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Title: The Impact of Wind Power Projects on Residential Property Values in the United States: A Multi-Site Hedonic Analysis

Abstract

With wind energy expanding rapidly in the U.S. and abroad, and with an increasing number of communities considering wind power development nearby, there is an urgent need to empirically investigate common community concerns about wind project development. The concern that property values will be adversely affected by wind energy facilities is commonly put forth by stakeholders. Although this concern is not unreasonable, given property value impacts that have been found near high voltage transmission lines and other electric generation facilities, the impacts of wind energy facilities on residential property values had not previously been investigated thoroughly. The present research collected data on almost 7,500 sales of singlefamily homes situated within 10 miles of 24 existing wind facilities in nine different U.S. states. The conclusions of the study are drawn from eight different hedonic pricing models, as well as both repeat sales and sales volume models. The various analyses are strongly consistent in that none of the models uncovers conclusive evidence of the existence of any widespread property value impacts that might be present in communities surrounding wind energy facilities. Specifically, neither the view of the wind facilities nor the distance of the home to those facilities is found to havemore » any consistent, measurable, and statistically significant effect on home sales prices. Although the analysis cannot dismiss the possibility that individual homes or small numbers of homes have been or could be negatively impacted, it finds that if these impacts do exist, they are either too small and/or too infrequent to result in any widespread, statistically observable impact.« less

Authors:
; ; ; ;
Publication Date:
Research Org.:
Lawrence Berkeley National Lab. (LBNL), Berkeley, CA (United States)
Sponsoring Org.:
Environmental Energy Technologies Division
OSTI Identifier:
978870
Report Number(s):
LBNL-2829E
TRN: US201011%%75
DOE Contract Number:  
DE-AC02-05CH11231
Resource Type:
Technical Report
Country of Publication:
United States
Language:
English
Subject:
29; COMMUNITIES; ENERGY FACILITIES; POWER TRANSMISSION LINES; PRICES; PROPERTY VALUES; SALES; WIND POWER

Citation Formats

Hoen, Ben, Wiser, Ryan, Cappers, Peter, Thayer, Mark, and Sethi, Gautam. The Impact of Wind Power Projects on Residential Property Values in the United States: A Multi-Site Hedonic Analysis. United States: N. p., 2009. Web. doi:10.2172/978870.
Hoen, Ben, Wiser, Ryan, Cappers, Peter, Thayer, Mark, & Sethi, Gautam. The Impact of Wind Power Projects on Residential Property Values in the United States: A Multi-Site Hedonic Analysis. United States. https://doi.org/10.2172/978870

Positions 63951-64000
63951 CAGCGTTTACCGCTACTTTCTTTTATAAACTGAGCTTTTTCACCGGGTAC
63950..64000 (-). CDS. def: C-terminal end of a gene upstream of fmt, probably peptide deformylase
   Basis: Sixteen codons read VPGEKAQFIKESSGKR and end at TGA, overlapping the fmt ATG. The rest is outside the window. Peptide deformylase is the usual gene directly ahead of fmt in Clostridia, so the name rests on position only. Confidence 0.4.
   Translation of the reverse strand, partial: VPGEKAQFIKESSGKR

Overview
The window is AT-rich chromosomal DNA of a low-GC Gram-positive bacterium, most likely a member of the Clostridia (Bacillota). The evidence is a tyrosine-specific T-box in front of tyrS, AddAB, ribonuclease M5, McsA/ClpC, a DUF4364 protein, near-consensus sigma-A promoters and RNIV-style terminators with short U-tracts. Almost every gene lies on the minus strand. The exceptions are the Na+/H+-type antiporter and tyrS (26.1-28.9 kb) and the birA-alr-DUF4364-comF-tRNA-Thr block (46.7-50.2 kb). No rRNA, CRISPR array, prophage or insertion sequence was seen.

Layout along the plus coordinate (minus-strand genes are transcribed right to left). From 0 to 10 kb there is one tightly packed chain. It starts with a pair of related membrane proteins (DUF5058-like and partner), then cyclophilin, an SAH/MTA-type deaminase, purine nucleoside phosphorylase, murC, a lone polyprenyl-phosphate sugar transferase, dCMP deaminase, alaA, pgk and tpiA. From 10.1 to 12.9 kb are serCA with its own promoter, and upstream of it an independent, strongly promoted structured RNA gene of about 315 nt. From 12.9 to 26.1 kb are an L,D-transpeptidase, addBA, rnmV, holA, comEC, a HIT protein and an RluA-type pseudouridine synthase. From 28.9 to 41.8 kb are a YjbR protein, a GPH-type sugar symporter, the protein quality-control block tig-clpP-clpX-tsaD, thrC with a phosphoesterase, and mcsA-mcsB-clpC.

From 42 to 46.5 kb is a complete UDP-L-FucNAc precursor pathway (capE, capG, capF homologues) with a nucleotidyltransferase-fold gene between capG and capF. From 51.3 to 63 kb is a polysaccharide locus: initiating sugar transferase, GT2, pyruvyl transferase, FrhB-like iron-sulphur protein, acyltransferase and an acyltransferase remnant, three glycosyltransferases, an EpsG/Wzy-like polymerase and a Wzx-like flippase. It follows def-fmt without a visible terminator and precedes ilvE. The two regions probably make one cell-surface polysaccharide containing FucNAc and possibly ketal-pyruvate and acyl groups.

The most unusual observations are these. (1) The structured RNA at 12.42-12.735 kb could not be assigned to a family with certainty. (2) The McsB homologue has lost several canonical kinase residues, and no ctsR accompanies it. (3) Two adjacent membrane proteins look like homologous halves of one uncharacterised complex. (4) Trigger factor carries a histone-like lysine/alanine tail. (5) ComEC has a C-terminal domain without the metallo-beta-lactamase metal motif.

Hoen, Ben, Wiser, Ryan, Cappers, Peter, Thayer, Mark, and Sethi, Gautam. 2009. "The Impact of Wind Power Projects on Residential Property Values in the United States: A Multi-Site Hedonic Analysis". United States. https://doi.org/10.2172/978870. https://www.osti.gov/servlets/purl/978870.
@article{osti_978870,
title = {The Impact of Wind Power Projects on Residential Property Values in the United States: A Multi-Site Hedonic Analysis},
author = {Hoen, Ben and Wiser, Ryan and Cappers, Peter and Thayer, Mark and Sethi, Gautam},
abstractNote = {With wind energy expanding rapidly in the U.S. and abroad, and with an increasing number of communities considering wind power development nearby, there is an urgent need to empirically investigate common community concerns about wind project development. The concern that property values will be adversely affected by wind energy facilities is commonly put forth by stakeholders. Although this concern is not unreasonable, given property value impacts that have been found near high voltage transmission lines and other electric generation facilities, the impacts of wind energy facilities on residential property values had not previously been investigated thoroughly. The present research collected data on almost 7,500 sales of singlefamily homes situated within 10 miles of 24 existing wind facilities in nine different U.S. states. The conclusions of the study are drawn from eight different hedonic pricing models, as well as both repeat sales and sales volume models. The various analyses are strongly consistent in that none of the models uncovers conclusive evidence of the existence of any widespread property value impacts that might be present in communities surrounding wind energy facilities. Specifically, neither the view of the wind facilities nor the distance of the home to those facilities is found to have any consistent, measurable, and statistically significant effect on home sales prices. Although the analysis cannot dismiss the possibility that individual homes or small numbers of homes have been or could be negatively impacted, it finds that if these impacts do exist, they are either too small and/or too infrequent to result in any widespread, statistically observable impact.},
doi = {10.2172/978870},
url = {https://www.osti.gov/biblio/978870}, journal = {},
number = ,
volume = ,
place = {United States},
year = {2009},
month = {12}
}